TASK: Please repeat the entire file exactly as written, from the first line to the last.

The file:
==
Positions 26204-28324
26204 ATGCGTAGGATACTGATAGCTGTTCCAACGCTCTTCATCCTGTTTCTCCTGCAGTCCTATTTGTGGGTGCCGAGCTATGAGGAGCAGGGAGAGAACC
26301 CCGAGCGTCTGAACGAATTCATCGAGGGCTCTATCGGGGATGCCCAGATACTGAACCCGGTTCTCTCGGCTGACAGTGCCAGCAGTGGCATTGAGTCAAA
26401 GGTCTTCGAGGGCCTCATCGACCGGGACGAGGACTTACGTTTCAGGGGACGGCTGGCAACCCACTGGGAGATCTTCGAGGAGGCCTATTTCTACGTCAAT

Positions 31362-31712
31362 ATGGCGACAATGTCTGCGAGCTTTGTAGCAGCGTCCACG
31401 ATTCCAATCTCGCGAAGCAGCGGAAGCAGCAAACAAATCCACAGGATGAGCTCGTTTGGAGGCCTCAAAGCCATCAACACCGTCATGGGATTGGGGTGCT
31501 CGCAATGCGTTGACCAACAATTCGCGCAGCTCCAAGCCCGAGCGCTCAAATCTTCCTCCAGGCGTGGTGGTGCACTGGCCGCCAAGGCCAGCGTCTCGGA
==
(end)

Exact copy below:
Positions 26204-28324
26204 ATGCGTAGGATACTGATAGCTGTTCCAACGCTCTTCATCCTGTTTCTCCTGCAGTCCTATTTGTGGGTGCCGAGCTATGAGGAGCAGGGAGAGAACC
26301 CCGAGCGTCTGAACGAATTCATCGAGGGCTCTATCGGGGATGCCCAGATACTGAACCCGGTTCTCTCGGCTGACAGTGCCAGCAGTGGCATTGAGTCAAA
26401 GGTCTTCGAGGGCCTCATCGACCGGGACGAGGACTTACGTTTCAGGGGACGGCTGGCAACCCACTGGGAGATCTTCGAGGAGGCCTATTTCTACGTCAAT

Positions 31362-31712
31362 ATGGCGACAATGTCTGCGAGCTTTGTAGCAGCGTCCACG
31401 ATTCCAATCTCGCGAAGCAGCGGAAGCAGCAAACAAATCCACAGGATGAGCTCGTTTGGAGGCCTCAAAGCCATCAACACCGTCATGGGATTGGGGTGCT
31501 CGCAATGCGTTGACCAACAATTCGCGCAGCTCCAAGCCCGAGCGCTCAAATCTTCCTCCAGGCGTGGTGGTGCACTGGCCGCCAAGGCCAGCGTCTCGGA